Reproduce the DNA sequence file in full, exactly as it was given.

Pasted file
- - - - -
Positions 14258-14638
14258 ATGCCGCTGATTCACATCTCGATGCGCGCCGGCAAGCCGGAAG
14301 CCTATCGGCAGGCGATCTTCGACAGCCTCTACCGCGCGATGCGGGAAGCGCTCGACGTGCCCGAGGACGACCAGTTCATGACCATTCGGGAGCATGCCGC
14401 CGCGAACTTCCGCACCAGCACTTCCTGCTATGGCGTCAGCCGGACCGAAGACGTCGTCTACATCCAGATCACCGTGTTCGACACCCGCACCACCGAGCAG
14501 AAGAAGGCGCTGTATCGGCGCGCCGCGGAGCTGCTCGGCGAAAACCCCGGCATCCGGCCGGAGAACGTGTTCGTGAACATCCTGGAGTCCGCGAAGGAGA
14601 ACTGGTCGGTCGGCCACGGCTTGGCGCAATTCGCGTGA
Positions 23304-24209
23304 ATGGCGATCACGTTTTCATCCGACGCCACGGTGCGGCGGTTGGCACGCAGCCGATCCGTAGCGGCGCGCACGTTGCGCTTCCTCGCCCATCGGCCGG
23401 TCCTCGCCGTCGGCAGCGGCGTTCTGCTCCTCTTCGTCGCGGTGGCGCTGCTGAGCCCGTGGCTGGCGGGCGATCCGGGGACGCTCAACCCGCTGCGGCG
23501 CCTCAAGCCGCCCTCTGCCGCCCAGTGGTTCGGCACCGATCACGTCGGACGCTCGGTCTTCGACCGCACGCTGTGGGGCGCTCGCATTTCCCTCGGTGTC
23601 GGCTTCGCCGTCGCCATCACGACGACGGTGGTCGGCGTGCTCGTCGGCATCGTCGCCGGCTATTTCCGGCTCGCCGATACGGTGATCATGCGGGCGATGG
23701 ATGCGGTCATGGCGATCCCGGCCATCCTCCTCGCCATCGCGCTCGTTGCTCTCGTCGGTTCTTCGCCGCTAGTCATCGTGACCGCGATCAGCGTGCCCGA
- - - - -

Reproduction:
Positions 14258-14638
14258 ATGCCGCTGATTCACATCTCGATGCGCGCCGGCAAGCCGGAAG
14301 CCTATCGGCAGGCGATCTTCGACAGCCTCTACCGCGCGATGCGGGAAGCGCTCGACGTGCCCGAGGACGACCAGTTCATGACCATTCGGGAGCATGCCGC
14401 CGCGAACTTCCGCACCAGCACTTCCTGCTATGGCGTCAGCCGGACCGAAGACGTCGTCTACATCCAGATCACCGTGTTCGACACCCGCACCACCGAGCAG
14501 AAGAAGGCGCTGTATCGGCGCGCCGCGGAGCTGCTCGGCGAAAACCCCGGCATCCGGCCGGAGAACGTGTTCGTGAACATCCTGGAGTCCGCGAAGGAGA
14601 ACTGGTCGGTCGGCCACGGCTTGGCGCAATTCGCGTGA
Positions 23304-24209
23304 ATGGCGATCACGTTTTCATCCGACGCCACGGTGCGGCGGTTGGCACGCAGCCGATCCGTAGCGGCGCGCACGTTGCGCTTCCTCGCCCATCGGCCGG
23401 TCCTCGCCGTCGGCAGCGGCGTTCTGCTCCTCTTCGTCGCGGTGGCGCTGCTGAGCCCGTGGCTGGCGGGCGATCCGGGGACGCTCAACCCGCTGCGGCG
23501 CCTCAAGCCGCCCTCTGCCGCCCAGTGGTTCGGCACCGATCACGTCGGACGCTCGGTCTTCGACCGCACGCTGTGGGGCGCTCGCATTTCCCTCGGTGTC
23601 GGCTTCGCCGTCGCCATCACGACGACGGTGGTCGGCGTGCTCGTCGGCATCGTCGCCGGCTATTTCCGGCTCGCCGATACGGTGATCATGCGGGCGATGG
23701 ATGCGGTCATGGCGATCCCGGCCATCCTCCTCGCCATCGCGCTCGTTGCTCTCGTCGGTTCTTCGCCGCTAGTCATCGTGACCGCGATCAGCGTGCCCGA